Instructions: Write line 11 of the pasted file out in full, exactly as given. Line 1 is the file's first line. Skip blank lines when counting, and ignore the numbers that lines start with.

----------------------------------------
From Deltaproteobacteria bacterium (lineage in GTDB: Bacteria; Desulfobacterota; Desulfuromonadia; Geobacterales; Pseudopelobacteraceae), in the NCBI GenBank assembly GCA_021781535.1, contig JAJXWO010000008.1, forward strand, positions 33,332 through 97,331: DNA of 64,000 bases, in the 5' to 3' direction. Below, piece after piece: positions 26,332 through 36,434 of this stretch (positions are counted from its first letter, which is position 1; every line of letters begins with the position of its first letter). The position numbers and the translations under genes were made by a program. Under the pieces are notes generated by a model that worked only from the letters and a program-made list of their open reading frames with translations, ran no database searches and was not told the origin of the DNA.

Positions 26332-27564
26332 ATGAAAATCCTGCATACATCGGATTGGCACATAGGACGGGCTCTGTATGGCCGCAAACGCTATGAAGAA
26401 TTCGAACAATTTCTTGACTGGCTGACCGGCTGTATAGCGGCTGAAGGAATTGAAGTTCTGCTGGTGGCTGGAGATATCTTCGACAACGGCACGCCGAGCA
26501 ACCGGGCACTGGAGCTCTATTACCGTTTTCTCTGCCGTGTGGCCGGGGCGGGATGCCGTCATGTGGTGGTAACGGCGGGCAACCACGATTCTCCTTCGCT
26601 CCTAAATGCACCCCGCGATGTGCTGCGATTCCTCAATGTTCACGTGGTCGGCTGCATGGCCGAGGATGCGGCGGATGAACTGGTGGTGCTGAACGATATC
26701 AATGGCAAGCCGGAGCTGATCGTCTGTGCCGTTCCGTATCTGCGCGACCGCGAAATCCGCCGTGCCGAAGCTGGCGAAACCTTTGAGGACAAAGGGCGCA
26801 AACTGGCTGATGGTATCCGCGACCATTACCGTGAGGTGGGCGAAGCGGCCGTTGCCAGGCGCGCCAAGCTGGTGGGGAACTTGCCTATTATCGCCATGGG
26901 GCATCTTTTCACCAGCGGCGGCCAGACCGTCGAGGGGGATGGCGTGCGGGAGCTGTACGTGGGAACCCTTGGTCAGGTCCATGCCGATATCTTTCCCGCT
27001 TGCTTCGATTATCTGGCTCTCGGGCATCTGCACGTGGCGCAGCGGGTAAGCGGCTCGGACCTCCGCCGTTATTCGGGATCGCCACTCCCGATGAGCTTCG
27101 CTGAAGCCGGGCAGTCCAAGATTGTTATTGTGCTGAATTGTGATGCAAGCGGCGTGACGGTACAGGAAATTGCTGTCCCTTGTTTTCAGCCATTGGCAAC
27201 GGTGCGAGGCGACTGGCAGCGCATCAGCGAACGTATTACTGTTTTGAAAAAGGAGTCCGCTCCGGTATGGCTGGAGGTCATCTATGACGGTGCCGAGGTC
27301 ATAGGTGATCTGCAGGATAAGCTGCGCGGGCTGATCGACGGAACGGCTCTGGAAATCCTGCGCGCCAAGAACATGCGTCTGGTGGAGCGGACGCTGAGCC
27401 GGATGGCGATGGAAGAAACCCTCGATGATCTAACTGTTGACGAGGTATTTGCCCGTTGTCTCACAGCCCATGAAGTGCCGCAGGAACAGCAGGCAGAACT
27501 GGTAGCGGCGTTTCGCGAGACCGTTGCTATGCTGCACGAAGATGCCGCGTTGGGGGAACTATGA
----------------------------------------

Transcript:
27101 CTGAAGCCGGGCAGTCCAAGATTGTTATTGTGCTGAATTGTGATGCAAGCGGCGTGACGGTACAGGAAATTGCTGTCCCTTGTTTTCAGCCATTGGCAAC